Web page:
Neither the AMA nor the NHTSA will provide YOU with legal advice
and most certainly not any approval or disapproval of any specific
implementation let alone approval or disapproval of a broad plan
of implementation. I still STRONGLY suggest you get a written legal
opinion from a solid attorney with their reputation and
malpractice insurance on the line. I'll bet it will make certain
stipulations that do not give you all the leeway you want.
Oh ye of little faith! I do now have a "definitive" answer from the
AMA. I talked with the VP of professional standards again (I think
he finally realized I wasn't going to give up and I was going to
call him every week until I got that definitive answer) and told him
1) the National Highway Transportation Safety Admin. (NHTSA)
published in their brochure that they modified the AMA symbol.
2) I found the name of the graphic artist who designed the symbol
for the AMA 40 years ago and spoke with her.
3) She gave me the name of the doctor that assigned her the project.
4) Said doc had no less than 5 articles written to various medical
journals in the 60's and 70's and gave him the article numbers for
the National Institute of Health identifiers to be able to located
He faxed me a very nice note stating that after our conversation he
went back through the archives and that "I (he), and noone else
currently at the AMA realized we had created this symbol, which
appears on every ambulance vehicle in the country, nor that we had
given it to the public domain. You are certainly free to use the
symbol for the purposes stated in the AMA's 1963 and 1964
announcements. I am enclosing a copy of the AMA's 1963 statement
and a copy of the (slightly modifed yet) symbol printed by the
former US Department of Health, Education, and Welfare (USDHEW)."
The 1963 statement clearly states that "This symbol may appear in
any size and color".
If ANYONE wants a copy of the three different versions of the symbol
(AMA, USDHEW, and NHTSA) and the 1963 AMA statement and the 1964
USDHEW symbol brochure, I will be more than happy to scan them and
either email them or post them under the Ganoskin galleries.
re: my "leap" regarding color on the NHTSA brochure (which is now
kind of mute with the AMA's recognition of public domain on their
symbol and statement it could be any size and color) was based on a
number of different states laws on Lexus/Nesux legal search
designating color assignments regarding the types of personnel and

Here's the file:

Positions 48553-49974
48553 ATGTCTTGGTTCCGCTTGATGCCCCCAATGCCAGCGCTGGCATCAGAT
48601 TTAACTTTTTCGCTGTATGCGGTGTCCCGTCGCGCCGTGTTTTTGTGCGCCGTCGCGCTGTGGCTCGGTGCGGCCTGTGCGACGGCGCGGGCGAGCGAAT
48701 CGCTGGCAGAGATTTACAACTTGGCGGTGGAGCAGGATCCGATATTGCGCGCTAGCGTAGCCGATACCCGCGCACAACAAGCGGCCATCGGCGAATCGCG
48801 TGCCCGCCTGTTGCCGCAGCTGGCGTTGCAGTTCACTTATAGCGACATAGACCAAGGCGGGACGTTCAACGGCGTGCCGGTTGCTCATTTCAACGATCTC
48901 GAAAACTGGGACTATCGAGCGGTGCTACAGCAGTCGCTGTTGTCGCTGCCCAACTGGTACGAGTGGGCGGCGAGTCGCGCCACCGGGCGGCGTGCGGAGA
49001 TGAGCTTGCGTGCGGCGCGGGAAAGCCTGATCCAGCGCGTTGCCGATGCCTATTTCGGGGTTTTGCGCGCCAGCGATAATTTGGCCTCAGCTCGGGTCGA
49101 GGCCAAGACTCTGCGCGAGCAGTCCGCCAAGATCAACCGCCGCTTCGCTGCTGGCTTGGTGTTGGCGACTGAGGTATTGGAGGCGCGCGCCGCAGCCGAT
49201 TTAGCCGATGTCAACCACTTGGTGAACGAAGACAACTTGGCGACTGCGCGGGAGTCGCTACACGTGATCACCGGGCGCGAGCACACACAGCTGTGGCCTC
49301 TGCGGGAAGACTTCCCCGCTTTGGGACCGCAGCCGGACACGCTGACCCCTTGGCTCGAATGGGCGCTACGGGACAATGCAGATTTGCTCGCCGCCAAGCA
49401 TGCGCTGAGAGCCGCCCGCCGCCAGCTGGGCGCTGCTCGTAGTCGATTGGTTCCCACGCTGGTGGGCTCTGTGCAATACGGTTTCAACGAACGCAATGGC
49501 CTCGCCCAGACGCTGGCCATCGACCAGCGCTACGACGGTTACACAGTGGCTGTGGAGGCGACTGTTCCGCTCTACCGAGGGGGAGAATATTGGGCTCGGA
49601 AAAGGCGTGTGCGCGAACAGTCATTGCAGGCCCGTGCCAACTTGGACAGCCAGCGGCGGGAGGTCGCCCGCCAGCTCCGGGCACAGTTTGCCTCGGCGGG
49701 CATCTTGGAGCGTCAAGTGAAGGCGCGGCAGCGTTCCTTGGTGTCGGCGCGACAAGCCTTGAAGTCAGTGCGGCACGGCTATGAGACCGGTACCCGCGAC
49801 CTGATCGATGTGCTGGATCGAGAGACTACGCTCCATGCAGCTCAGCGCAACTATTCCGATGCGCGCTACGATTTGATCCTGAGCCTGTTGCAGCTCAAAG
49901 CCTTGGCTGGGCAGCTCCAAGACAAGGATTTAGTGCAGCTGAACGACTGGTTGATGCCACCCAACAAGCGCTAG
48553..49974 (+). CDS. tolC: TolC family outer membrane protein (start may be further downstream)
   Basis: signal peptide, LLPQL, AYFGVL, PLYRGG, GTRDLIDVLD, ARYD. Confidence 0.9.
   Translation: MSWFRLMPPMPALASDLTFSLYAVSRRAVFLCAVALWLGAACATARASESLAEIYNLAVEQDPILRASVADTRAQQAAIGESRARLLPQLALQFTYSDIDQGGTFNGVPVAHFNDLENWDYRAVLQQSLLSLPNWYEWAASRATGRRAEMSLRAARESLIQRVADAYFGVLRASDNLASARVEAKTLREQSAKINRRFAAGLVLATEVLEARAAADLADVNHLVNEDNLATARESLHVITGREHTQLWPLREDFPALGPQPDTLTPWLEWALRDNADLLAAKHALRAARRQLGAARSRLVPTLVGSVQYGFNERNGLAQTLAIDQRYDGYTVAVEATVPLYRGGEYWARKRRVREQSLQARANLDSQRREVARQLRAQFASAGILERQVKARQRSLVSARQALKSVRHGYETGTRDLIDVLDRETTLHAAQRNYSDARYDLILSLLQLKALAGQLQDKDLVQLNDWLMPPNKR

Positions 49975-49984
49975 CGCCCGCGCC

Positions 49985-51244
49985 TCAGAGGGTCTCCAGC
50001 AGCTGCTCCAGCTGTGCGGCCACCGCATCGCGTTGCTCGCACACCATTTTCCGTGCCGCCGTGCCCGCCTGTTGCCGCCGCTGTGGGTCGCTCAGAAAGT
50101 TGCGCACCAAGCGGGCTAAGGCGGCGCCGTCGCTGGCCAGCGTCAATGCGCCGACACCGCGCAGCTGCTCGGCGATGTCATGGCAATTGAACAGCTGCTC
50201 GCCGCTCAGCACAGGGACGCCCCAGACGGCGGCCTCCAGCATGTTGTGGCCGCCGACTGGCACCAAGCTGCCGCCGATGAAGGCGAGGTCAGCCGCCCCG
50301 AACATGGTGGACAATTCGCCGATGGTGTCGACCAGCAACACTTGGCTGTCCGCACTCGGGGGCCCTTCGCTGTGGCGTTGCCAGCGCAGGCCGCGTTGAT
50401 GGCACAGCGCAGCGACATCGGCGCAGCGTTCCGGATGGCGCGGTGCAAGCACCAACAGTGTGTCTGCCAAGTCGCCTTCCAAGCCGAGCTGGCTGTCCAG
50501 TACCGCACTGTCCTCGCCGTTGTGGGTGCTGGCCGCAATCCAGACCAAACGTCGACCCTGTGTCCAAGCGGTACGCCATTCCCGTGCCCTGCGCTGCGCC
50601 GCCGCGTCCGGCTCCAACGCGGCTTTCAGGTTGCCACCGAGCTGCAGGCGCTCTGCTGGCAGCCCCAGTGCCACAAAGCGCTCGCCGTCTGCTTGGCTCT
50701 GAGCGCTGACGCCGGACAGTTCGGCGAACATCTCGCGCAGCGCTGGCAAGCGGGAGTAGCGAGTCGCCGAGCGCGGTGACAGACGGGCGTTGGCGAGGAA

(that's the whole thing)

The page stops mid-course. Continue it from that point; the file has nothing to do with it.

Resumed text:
badges as well as patches that they could wear, not on "what I
wanted it to say". If the states could change the color, then NHTSA
would have been hard pressed (not impossible, but highly improbable)
to make a case that changing the color to the currently most common
colors for medical identification symbols was a trademark
infringement. Perhaps I should have made the fact that I'd already
researched that a bit clearer.
re: the liability issue, my attorney who is a very prominent
intellectual property and contract attorney stated weeks ago that
"anyone can sue anybody over anything. The key is to demonstrate
and document every step of a good faith effort in terms of research
and issue a disclaimer on every piece of marketing material that you
use along with a disclaimer sent with the actual product." No, I
didn't get it in writing, but did I mention that I tape or
transcribe (if person refuses to be taped) important business phone
conversations? She agreed to be taped.
Ironically, since she knows me so well from working with a former
employer, she 1)told me there was no reason for me to hire her to do
the trademark and copyright search and application work, since I was
more diligent and persistant than anyone she has ever known (she did
NOT make it sound like a compliment). She said to just call her
if I run into stumbling blocks down the road.
I have taken numerous graduate level law courses for CPE
requirements for the accounting society I'd belonged to at one
point. She's asked me 9 years ago after working together on a
former employer's issue why I didn't go on to try for the bar exam.
On this particular issue, I'd been more persistant than she was, had
transcribed the conversation with the auditor (since auditor refused
to be taped), and sent the transcript to the head of the govt
agency, who rescinded the audit, reaudited (with a differnet auditor
who asked for a copy of my tape with him to cover his behind),
reversed the decision and I saved the employer $80,000. The
attorney refunded her hefty fee, which is probably why she remembers
how darned persistant and diligent I am.
The reason I didn't become an attorney - I don't debate well for
issues (um, clients) I think are morally in the wrong, and I don't
do well with doubletalk. I pretty much let my opinion be known.
She did help me by giving me the class number for the trademark form
(Class 014 for precious metal jewelry and its "imitations") and
suggested using a less "descriptive" tradename than the one I'd been
She also reinforced that due to international laws, contracting with
only US and Canadian firms would cause me much less headache and
money due to legal paperwork filing overseas and that there are a
few countries where labor is much cheaper that do not honor
"international" copyright laws on certain items, so the
subcontracted manufacturers are legally able to steal and reproduce
your design. (Actually happened to a jeweler client of hers).
P.S. Medic-Alert and SOS (Swiss company with largest international
market share) have been making medical ID jewelry in plain gold and
silver for over 27 years that I know of.